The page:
While additional New York online sports betting operators, and a reduced sports betting tax rate, will not be included in the 2023 fiscal year budget, three downstate casino licenses are likely to be included in the document.
It’s the second New York fiscal year budget in a row to have major gambling implications on the Empire State.
Only Downstate Casinos, No New Operators
Last year, former Gov. Andrew Cuomo included online sports betting in the 2022 fiscal year budget and this year Gov. Kathy Hochul is likely to sign a document that includes three licenses for downstate casinos.
The casinos can be located in the five boroughs, Long Island, and the Lower Hudson Valley.
However, no sports betting changes will be included in this budget. A bill proposed by Assemblyman J. Gary Pretlow to expand the number of New York online sports betting operators and reduce the state’s sports betting tax rate will have to wait until later this summer or next year.
Pretlow’s bill called for an increase in the total number of approved online sports betting operators in the Empire State to at least 14 by Jan. 31, 2023, and up to 16 by Jan. 31, 2024.
Currently, only nine operators have been approved to offer sports betting in the Empire State. Caesars Sportsbook NY, DraftKings Sportsbook NY, FanDuel NY, BetMGM, PointsBet NY, WynnBET NY, BetRivers NY and WorldBET are live, while BallyBET will likely launch soon.
Pretlow’s bill would have also reduced the state’s 51% sports betting tax rate. The potential decrease would have been dependent on the number of approved operators. Fifteen or more operators would have resulted in a 25% sports betting tax rate.
Too Much To Ask For This Year’s Budget
Additional sports betting operators and a reduction in tax rate was too much of an ask for this year’s budget, Sen. Joseph P. Addabbo Jr. told Elite Sports New York.
“It was premature to look at additional skins or operators at this point. If you do so and it has a negative impact on educational funds or revenue, you don’t want to do that. So, I think the most reasonable thing to do is evaluate it maybe six to eight months from now,” Addabbo said.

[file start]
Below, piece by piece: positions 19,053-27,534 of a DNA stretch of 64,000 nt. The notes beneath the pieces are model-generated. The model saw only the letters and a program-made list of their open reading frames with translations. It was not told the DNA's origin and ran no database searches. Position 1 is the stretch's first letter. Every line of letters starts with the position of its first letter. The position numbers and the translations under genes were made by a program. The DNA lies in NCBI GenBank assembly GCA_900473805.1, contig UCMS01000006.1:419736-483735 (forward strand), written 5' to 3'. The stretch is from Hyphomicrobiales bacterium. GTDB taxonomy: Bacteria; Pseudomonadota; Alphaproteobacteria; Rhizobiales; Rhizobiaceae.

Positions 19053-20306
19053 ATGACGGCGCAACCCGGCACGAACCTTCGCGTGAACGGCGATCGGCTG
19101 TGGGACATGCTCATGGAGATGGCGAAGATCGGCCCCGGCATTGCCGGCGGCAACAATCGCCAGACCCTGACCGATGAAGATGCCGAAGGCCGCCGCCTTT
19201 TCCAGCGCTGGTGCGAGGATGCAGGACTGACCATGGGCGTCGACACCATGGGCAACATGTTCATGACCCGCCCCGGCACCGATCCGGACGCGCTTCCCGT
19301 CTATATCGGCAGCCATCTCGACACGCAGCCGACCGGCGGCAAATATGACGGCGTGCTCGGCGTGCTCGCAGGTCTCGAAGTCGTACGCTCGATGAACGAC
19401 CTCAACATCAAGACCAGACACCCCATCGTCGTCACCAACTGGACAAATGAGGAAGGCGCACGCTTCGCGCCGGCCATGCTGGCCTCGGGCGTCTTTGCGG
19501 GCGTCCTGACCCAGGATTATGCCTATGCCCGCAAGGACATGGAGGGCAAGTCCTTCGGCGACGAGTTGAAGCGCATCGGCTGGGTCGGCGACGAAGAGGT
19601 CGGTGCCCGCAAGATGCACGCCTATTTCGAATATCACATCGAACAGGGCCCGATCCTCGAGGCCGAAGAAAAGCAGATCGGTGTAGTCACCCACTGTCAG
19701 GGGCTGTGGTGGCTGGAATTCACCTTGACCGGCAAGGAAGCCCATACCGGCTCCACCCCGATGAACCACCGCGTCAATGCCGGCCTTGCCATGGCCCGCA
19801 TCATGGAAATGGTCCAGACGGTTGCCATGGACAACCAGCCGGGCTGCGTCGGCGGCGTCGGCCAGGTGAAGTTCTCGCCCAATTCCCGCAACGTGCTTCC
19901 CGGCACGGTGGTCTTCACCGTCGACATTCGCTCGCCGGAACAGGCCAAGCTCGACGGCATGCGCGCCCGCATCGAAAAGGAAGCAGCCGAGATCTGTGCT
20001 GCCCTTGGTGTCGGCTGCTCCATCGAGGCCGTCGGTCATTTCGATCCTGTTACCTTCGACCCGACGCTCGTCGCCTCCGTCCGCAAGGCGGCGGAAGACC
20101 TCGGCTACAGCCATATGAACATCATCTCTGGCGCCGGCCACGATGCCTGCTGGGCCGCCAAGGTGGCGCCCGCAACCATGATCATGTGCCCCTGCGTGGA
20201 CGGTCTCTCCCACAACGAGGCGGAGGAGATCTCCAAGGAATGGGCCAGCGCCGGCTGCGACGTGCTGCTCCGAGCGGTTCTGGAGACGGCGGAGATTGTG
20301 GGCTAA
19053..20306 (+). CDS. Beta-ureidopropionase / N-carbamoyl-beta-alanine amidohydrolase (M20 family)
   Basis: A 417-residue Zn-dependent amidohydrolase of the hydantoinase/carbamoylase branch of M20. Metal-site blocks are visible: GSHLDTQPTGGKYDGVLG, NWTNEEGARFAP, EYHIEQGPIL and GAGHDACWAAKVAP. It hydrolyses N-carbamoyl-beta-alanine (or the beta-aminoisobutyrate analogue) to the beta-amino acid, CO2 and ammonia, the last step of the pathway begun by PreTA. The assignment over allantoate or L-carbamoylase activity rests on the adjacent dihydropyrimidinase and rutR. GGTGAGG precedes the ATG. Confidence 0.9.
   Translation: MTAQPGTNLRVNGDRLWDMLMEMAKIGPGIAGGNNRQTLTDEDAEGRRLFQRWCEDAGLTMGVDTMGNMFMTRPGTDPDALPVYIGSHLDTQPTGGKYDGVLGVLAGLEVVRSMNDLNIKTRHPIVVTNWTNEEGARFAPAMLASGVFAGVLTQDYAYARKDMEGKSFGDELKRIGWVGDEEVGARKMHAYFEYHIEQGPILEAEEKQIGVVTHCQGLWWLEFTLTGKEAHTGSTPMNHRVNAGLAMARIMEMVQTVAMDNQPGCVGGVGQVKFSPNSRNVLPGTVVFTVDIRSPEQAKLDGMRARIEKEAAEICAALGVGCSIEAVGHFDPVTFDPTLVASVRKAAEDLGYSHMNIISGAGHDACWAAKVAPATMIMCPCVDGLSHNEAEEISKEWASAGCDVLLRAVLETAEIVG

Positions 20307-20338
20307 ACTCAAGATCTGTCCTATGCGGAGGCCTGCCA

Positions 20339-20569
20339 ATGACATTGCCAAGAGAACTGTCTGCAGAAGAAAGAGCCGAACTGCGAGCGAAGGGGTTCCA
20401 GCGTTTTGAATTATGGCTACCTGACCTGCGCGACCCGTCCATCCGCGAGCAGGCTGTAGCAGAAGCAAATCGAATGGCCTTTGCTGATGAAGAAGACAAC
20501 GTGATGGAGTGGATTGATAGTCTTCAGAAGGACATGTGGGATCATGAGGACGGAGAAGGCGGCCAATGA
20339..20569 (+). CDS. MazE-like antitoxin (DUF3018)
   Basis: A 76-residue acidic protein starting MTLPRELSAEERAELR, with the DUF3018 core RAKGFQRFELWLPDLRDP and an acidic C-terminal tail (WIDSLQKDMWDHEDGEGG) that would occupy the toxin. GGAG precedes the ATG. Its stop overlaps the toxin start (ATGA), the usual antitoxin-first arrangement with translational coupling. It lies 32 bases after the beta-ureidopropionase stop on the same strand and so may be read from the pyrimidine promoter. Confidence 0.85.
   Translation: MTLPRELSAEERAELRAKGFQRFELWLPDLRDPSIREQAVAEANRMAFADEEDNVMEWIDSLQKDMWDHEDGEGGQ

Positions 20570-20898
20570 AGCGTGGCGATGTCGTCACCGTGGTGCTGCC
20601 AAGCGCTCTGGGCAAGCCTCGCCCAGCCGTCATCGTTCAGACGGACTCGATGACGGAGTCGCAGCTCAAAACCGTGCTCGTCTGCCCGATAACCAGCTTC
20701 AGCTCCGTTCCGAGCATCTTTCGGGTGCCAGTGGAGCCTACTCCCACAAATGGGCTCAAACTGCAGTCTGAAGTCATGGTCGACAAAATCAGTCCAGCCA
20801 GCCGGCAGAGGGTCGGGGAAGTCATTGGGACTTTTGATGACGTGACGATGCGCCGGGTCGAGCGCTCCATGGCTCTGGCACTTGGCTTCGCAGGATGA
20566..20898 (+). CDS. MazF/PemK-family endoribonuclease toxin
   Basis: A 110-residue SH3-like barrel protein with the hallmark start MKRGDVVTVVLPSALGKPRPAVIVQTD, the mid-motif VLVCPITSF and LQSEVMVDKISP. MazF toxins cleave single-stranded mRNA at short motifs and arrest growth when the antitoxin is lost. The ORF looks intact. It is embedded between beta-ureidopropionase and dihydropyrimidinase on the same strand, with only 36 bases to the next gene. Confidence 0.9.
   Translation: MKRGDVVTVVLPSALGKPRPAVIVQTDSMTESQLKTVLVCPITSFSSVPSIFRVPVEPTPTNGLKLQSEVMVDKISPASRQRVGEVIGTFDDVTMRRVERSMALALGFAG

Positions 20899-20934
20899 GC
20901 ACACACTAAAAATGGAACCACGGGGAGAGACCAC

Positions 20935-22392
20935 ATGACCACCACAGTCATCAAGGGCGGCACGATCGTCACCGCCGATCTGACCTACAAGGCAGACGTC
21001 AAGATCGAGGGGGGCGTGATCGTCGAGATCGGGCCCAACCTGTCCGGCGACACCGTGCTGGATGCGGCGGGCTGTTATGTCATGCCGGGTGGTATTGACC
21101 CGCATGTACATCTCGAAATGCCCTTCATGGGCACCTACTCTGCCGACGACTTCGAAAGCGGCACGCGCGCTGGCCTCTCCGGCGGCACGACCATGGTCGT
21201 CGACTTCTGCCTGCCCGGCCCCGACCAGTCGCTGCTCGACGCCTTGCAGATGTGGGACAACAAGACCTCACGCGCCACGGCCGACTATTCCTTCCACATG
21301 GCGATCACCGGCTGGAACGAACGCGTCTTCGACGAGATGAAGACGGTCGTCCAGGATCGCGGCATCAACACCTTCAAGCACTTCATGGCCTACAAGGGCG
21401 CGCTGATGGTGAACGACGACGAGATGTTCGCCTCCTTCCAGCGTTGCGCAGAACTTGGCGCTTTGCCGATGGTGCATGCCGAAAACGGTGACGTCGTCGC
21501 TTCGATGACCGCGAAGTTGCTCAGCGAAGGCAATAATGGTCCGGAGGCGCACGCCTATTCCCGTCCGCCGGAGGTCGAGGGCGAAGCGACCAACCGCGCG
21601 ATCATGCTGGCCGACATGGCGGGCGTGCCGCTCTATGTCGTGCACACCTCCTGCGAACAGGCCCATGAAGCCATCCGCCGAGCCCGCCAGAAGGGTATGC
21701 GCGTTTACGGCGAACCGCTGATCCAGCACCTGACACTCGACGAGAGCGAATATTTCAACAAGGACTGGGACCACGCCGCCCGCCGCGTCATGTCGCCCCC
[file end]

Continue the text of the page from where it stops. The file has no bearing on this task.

Presently, Addabbo said legislators will continue to look at opportunities during this session to expand gaming in the state and to incorporate horse racing or NASCAR online betting opportunities.
Addabbo introduced a bill earlier in the year to allow online sports betting operators to accept fixed-odds bets on horse racing. To do so, the operator would be required to partner and enter into an agreement with a horse racing content provider.
The bill also called for select New York affiliates to partner with qualified sportsbooks to offer self-service betting kiosks on their premises. The bill defined an affiliate as any off-track betting corporation, professional sports stadium or arena, franchised corporation or licensed race track.
“Let’s continue to discuss how to incorporate horse racing, NASCAR, possibly the kiosks. We have until June. You never know,” he said.
Addabbo also introduced a bill earlier in the year to legalize iGaming. He said that will likely be feasible next year.
Since launching in early January, New York has taken in $4.7 billion in online sports bets in less than three months.